We laid out what you need to make that call in an article a few months ago, but here’s what you need to talk about this bill. You can use this handy list to find your senator’s office line. Don’t forget that we all have two of them to call.
Remember who you’ll be talking to. The person doing “constituent relations” for Senator So-and-So on any given weekday is likely an intern. They will likely sound very young and may or may not know anything about this issue. Ask them if you can talk to (or leave a message for) the person in the office who deals with agricultural issues. They may pass you along but will more likely just relay your message.
Start off the conversation with the basics. Let them know that you’re calling about CWD and the impact it’s having in your state. Explain why you’re concerned about CWD and how it affects you. Do you hunt in a CWD zone? If so, let them know. Have you been forced to pay out of pocket to test a deer for CWD? Tell them. Are you concerned about how much your state wildlife agency is spending on this disease, as opposed to habitat projects and other work? Make sure they’re aware.
Finish by delivering a clear request. In this case, the best thing to ask your Senator for is “to vote ‘YES’ on H.R. 5608, the Chronic Wasting Disease Research and Management Act when it reaches the Senate floor.”
If they ask, you can let them know that this is a mature proposal that has been in the works for the last two Congresses, and you can read them the text above about what this bill would do. It passed out of the House Agriculture Committee by a voice vote last year, and by huge margins (393-33) on the House floor. You can also assure them that this legislation has the support of both the wild and the captive cervid community, as well as numerous state and tribal wildlife agencies.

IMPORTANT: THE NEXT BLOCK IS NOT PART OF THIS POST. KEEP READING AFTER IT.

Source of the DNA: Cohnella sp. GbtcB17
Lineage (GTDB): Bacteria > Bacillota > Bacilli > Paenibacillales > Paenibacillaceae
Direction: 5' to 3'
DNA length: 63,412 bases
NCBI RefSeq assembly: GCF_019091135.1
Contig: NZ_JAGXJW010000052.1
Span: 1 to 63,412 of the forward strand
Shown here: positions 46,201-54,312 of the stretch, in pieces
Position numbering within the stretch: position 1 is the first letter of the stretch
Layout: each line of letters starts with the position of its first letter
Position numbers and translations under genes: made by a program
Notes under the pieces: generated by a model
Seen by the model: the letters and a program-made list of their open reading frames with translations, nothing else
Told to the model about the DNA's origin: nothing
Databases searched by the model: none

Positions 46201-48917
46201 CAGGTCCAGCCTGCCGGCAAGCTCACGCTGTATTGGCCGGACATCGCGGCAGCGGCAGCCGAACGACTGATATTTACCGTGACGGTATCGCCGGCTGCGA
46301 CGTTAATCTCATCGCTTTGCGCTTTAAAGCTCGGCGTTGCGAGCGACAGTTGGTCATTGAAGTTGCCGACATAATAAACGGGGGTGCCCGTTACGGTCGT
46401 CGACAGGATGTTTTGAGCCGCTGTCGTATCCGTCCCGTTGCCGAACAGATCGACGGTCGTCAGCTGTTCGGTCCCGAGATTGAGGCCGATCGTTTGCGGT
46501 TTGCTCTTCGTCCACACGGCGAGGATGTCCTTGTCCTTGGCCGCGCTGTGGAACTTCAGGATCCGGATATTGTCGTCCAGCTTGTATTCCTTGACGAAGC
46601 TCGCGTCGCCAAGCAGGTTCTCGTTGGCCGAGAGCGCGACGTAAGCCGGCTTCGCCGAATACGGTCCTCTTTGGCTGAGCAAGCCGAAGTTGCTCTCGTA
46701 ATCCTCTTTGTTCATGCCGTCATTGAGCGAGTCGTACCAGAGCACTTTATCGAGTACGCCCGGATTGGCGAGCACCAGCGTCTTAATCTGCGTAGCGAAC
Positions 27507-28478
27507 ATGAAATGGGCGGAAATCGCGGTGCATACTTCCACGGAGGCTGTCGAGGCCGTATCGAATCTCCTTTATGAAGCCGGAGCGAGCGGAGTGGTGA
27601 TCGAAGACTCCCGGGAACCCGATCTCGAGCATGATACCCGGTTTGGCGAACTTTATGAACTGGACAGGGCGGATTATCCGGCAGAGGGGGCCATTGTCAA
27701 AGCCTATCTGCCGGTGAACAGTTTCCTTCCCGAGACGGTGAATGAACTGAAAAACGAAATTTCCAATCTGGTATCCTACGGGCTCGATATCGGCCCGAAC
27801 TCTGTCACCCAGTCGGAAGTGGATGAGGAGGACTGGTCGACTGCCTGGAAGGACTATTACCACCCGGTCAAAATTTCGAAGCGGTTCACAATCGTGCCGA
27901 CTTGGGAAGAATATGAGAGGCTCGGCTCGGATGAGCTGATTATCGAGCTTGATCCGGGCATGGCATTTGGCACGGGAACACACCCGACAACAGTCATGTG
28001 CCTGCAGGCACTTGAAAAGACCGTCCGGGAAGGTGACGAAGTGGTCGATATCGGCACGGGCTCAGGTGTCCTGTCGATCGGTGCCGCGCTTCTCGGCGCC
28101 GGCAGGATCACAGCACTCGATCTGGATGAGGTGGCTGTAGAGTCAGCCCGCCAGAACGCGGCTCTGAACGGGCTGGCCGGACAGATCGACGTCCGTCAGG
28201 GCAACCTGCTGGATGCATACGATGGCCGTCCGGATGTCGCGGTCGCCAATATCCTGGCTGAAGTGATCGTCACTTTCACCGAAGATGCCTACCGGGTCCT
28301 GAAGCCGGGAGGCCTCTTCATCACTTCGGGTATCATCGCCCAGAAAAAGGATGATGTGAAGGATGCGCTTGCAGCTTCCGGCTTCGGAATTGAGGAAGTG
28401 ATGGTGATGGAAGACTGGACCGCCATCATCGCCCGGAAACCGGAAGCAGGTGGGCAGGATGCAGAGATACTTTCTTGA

Remember, bills, laws, and money on their own can’t change the biology of the situation. But individuals can. In this case, those people—scientists, agency managers, and hunters like you and I—need all the help that we can get. We need this bill to pass to get the resources that we need to combat this disease.
If you’re lucky enough to put a tag on a deer, elk, or moose sometime this fall, make sure to help us all out by taking a couple of extra steps to stop the spread of CWD. If you don’t know how to do that, here are some materials to get you started.
CWD is becoming part of a new reality for hunters across North America, and it’s forcing many of us to reckon with choices that we never thought we’d have to make. Unfortunately, throwing away infected venison, or avoiding certain areas of the state, is now relatively common in places with CWD.
Today, we have an opportunity to make a generational investment in managing this disease, and time is of the essence to get this bill over the finish line. I’ve called my Senators, and I encourage you to do the same.
To learn more about CWD, visit the Chronic Wasting Disease Alliance at https://cwd-info.org/
Feature image via Captured Creative.